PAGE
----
Labour’s Plans for the North Sea Is A Ban On New Oil and Natural Gas
The United Kingdom is gearing up for a general election, predicated to take place in late 2024.
With current polling suggesting the Labour Party is favoured to win, one topic is taking center stage: the energy transition and the future of North Sea oil and natural gas development.
Labour sees clear scope to win political ground over the incumbent Conservatives, positioning themselves as the party who will drive the energy transition. Transforming North Sea operations will play a key role in the party’s plans for a net zero future.
As previously covered by EID, the North Sea – and in particular the Energy Profits Levy (windfall tax) – has already emerged as a highly contentious topic, and recent announcements from Labour suggest this debate will not be resolved soon.
But what is the cost of this political point scoring, and what might Labour’s bold plans mean for the energy transition and energy security in the UK?
What exactly are the plans for the North Sea?
On 19 June 2023, the Leader of the Opposition, Sir Keir Starmer, unveiled Labour’s ‘Green Prosperity Plan’. Aiming to make Britain a “clean energy superpower”, the plan proposes significant investment for the UK’s renewable energy sector, including wind and nuclear.
Crucially, the announcement confirmed that Labour would swiftly block all new domestic oil and gas developments if it defeats the Conservatives.
However, the party insisted it would honor any licenses in existence at the time of the next election, including Equinor’s Rosebank field development west of Shetland.
A strong reaction
The announcement was met with criticism from key industry players and political figures.
Offshore Energies UK warned that Labour’s proposal to ban new oil and gas licenses would lead to 45,000 job losses and an 60 percent drop in domestic production.
David Whitehouse, chief executive of the representative body cited concerns around the energy security implications of reducing domestic oil and gas production:
“If this policy is enacted, we will become increasingly reliant on imported energy. That would have a number of impacts. It would undermine the UK energy security, it would undermine those 200,000 jobs that we see across the country, it would make the country poorer.”
Starmer’s proposals also sparked backlash from trade unions, with the head of the GMB union, one of Labour’s biggest donors, calling on Keir Starmer to scrap the plans.
GMB boss Gary Smith said there was a “national security imperative” to keep Britain’s oil and gas industry alive, adding that “strangling” the North Sea oil industry would be “bad for jobs” and “bad for the environment”, as the UK would still need to import gas and oil from overseas.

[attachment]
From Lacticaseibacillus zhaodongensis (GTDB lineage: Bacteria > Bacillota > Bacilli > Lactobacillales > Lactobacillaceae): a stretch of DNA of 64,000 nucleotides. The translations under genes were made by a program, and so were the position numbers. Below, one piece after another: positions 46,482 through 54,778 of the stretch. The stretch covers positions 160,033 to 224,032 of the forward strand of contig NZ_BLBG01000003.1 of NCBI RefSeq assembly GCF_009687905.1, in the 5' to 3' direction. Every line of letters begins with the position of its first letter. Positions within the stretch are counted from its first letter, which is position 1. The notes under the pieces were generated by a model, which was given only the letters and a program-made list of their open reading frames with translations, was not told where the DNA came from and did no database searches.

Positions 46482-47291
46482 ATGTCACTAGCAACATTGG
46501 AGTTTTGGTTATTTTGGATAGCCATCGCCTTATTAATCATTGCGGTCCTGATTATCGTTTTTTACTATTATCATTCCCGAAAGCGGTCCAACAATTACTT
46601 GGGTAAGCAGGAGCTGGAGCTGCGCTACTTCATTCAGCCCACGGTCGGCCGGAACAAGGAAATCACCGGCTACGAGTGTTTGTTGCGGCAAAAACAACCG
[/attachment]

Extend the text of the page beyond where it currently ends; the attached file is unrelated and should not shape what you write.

The General Secretary of Unite Union, Sharon Graham adopted a similar position, saying:
“Of course, we need a government that is going to be really bold on investment in a net zero future and Keir Starmer is right that British wind turbines should be built in Britain. But that is also true of oil and gas. This will be part of the energy mix until at least 2050, whether we like it or not. We don’t want to end up losing UK jobs and then relying on supplies from other countries…”
On the other side of the debate, the UK’s most senior climate adviser strongly endorsed the plans and slammed the conservative government for failing to show leadership on the issue.
John Gummer, who as Lord Deben chairs the statutory Committee on Climate Change, told the Guardian:
“I don’t understand how the government can ask other people not to produce more oil [while supporting new oil and gas licences in the North Sea]. That’s exactly what they are doing now – asking other people not to do what they’re doing.”
Meanwhile, the Green Party accused Labour of not going far enough with climate commitments. In particular, the environment-focused party criticized the decision to allow new oil fields approved by the Conservatives to go ahead, in particular the Rosebank oil field.
“It is simply unforgivable that a Labour Party looking to build its green credentials is effectively giving its backing to the biggest undeveloped oil field in the North Sea, when it knows full well that we are in the middle of a climate emergency.”
The Bottom Line
The Labour Party’s Green Prosperity Plan is a radical blueprint for a net-zero future, seen as a crucial response to the U.S. Inflation Reduction Act.
We’ll be closely watching to see how Labour’s plans are received when Britain heads to the polls, but one thing is evident: the party has put the energy transition at the forefront of its agenda, a trend we could see play out in other regions.